Trust But Verify Is Business 101
Mortgage brokers who don’t protect their fees stand a good chance of losing them
By Rob Diodato
Rob Diodato is the president of York Commercial Finance,
a commercial mortgage advisory company located in Dallas.
Diodato arranges financing for commercial real estate
transactions nationwide for all property types and is an
expert in U.S. Small Business Administration 504 and 7(a)
loans. Diodato has more than 26 years of experience in the
commercial and residential mortgage industries. Reach him
at (214) 561-8671 or firstname.lastname@example.org.
A lender may claim they are strictly wholesale and
that they never deal directly with a client. That claim
could have a loophole, however, if the lender also has
internal loan officers who operate outside that wholesale relationship and will deal directly with a client
without notifying the originating broker of any financing requests. Now, if you have a fee agreement with
a non-circumvention clause for any future financing,
you are protected — not by the lender, but because of
the fee agreement signed by your client.
What also can be troublesome are some multichannel
lenders (wholesale/retail/correspondent) who offer their
products through these various channels with varying
rates and fees. By definition, a wholesale transaction
should offer a lower rate and/or points. That is not
always so, however.
In some cases, a multichannel lender may offer the
broker one set of loan terms on a deal, yet provide
slightly different — and better — terms for the same
deal to a client who works directly with the lender.
That means a commercial mortgage broker working
with such a lender could actually lose a deal to the
same lender they submitted the transaction to for review. The lender may not even be aware that the client made an application through their retail channel
independent of the broker submitting that same loan
application to the wholesale side.
n n n
It is prudent to have a conversation with your lenders
— as well as any you hope to partner with in the future
— to discuss what their policies are with respect to
protecting your place in any transaction you submit,
so that you avoid any surprises. Inquire whether your
fees will be included at settlement, whether you can
correspond directly with the lender’s attorney prior to
closing and how your fees will be remitted.
That approach gives you the opportunity to gravitate toward lenders that respect your role as the loan
originator and will not only protect your fees at closing, but will remit those fees immediately upon settlement. Lenders are in a precarious position should
a client refuse or dispute a fee because it is not their
responsibility to intercede in that arrangement. So,
be sure to consult with an attorney and spend some
time and money on structuring a solid fee agreement.
As the referee of a boxing match would say, “Protect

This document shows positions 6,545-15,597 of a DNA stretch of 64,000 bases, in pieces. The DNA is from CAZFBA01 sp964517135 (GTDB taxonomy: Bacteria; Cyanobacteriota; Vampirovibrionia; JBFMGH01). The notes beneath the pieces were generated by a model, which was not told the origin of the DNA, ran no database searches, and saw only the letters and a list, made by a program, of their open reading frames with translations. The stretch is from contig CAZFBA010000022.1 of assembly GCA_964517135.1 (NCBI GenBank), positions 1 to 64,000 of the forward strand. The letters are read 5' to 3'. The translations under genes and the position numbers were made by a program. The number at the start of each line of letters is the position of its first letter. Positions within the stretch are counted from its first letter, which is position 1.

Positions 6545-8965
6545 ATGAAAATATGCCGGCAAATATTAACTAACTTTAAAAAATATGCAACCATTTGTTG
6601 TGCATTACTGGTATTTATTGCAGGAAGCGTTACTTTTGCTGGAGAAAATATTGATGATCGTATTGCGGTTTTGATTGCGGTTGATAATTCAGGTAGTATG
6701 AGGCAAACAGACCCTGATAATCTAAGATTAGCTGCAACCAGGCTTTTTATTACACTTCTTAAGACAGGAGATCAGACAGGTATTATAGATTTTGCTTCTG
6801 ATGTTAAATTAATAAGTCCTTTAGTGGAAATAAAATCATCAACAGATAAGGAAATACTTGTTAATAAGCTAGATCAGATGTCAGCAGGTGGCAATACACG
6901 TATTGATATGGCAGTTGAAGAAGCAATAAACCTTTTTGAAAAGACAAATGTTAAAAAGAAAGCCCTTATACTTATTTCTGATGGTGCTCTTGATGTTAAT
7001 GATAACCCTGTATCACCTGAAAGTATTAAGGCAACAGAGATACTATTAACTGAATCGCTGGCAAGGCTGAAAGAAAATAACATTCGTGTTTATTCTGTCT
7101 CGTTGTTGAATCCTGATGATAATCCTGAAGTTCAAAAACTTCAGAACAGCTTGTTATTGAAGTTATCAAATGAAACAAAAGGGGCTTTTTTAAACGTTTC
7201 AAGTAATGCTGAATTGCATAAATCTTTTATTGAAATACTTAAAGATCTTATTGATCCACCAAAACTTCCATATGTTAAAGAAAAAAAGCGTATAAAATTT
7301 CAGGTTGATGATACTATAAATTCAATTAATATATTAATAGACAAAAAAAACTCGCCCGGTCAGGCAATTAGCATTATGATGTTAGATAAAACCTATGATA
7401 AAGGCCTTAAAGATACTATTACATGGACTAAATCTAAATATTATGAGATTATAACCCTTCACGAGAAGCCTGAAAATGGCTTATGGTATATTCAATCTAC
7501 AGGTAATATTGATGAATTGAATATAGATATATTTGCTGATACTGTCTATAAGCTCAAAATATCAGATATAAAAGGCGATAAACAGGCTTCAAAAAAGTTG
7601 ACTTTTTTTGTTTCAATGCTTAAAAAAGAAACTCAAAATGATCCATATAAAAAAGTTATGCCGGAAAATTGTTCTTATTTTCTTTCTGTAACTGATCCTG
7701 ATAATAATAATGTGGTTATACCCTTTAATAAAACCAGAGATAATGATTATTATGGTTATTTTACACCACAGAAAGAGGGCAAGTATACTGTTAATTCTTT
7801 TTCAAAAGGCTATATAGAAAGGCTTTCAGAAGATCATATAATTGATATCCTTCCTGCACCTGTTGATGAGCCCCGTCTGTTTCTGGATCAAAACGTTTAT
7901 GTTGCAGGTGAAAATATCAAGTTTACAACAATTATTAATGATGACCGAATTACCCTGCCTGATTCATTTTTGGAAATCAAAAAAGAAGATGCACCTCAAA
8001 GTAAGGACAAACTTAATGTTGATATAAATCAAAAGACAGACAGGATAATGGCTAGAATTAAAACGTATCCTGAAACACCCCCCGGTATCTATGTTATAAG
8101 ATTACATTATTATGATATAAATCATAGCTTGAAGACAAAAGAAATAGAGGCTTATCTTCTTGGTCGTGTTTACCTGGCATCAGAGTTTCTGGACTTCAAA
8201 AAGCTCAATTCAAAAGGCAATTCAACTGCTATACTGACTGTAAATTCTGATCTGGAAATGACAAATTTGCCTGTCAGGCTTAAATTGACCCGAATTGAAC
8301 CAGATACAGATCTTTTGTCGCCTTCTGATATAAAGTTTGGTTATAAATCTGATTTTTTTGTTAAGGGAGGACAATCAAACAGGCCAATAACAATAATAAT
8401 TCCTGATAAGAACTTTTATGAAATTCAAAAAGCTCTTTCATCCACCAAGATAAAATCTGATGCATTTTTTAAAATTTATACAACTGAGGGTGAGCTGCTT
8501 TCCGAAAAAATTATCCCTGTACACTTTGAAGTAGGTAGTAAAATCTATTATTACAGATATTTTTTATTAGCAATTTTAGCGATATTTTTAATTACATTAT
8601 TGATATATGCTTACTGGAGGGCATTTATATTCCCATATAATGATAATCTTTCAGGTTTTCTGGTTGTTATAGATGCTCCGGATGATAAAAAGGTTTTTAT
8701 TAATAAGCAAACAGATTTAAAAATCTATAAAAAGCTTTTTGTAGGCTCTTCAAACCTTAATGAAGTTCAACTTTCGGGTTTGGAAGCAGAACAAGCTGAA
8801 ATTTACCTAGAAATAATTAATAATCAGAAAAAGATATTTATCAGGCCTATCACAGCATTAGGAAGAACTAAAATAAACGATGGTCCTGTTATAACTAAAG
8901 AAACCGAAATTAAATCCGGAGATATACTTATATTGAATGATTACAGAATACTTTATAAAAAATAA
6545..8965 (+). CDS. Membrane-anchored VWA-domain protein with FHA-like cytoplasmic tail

yourself at all times.” n
As a commercial mortgage broker, one of the most important responsibilities you have is to seek out lenders to partner with that will afford your clients the best products, terms and service. This a time-consuming process
and one where it’s prudent to ask the right questions
of your lender — not only about their products, pricing
and fees, but also to ensure your role as an originator is
Many nonbank lenders advertise that they protect
brokers. What that means can differ by lender, however.
Essentially, what it means is that your origination fees
will be protected at closing. But are you truly protected?
The answer is a resounding “no.” There are many
scenarios where the originating broker may lose
their commission because they are not truly protected.
Understanding what can go wrong upfront and taking
corrective measures right away to prevent a bad outcome is key to ensuring you get compensated for
Many lenders employ multiple commercial loan officers.
This can create an issue with protecting your claim to the
loan-file work, absent solid documentation.
If you submit a commercial mortgage application
for a client to one of the lender’s loan officers, and the
same client — on their own or through another broker
— submits an application for the same transaction to
this lender, but to another loan officer, then the lender
will usually request that you provide an exclusive-broker agreement.
That documentation is required for the lender to
recognize you as the broker of record and to protect
your fee. If you do not have an exclusive-broker agreement, you are not protected.
In addition, many lenders who claim to protect brokers
also require brokers to submit an executed fee agreement with the initial loan-submission package. If you are
a commercial mortgage broker who does not have such
a fee agreement signed by your client — prior to divulging who the intended lender is for their transaction, or
prior to submitting detailed transaction information to a
lender — then you are doing yourself a disservice.
If you are remitting client information to a lender
without an executed fee agreement in place (inclusive
of a non-circumvention clause), beware. You run the
risk of the lender circumventing you and going directly to the client to secure the deal, essentially using you
as a lead source.
Very few lenders offer a strictly wholesale platform
and, even in those cases, brokers can find themselves
exposed. Many lenders, including nonbank lenders,
also offer their programs via their retail channels.
They are, in essence, competing for your borrower.
by Rob Diodato
View these articles and more at
“Weave Knowledge Into New Business,”
“An Untapped Commercial Gold Mine,”
“Leverage Can Amplify Return on Investment,”
“Ask the Right Questions Upfront,”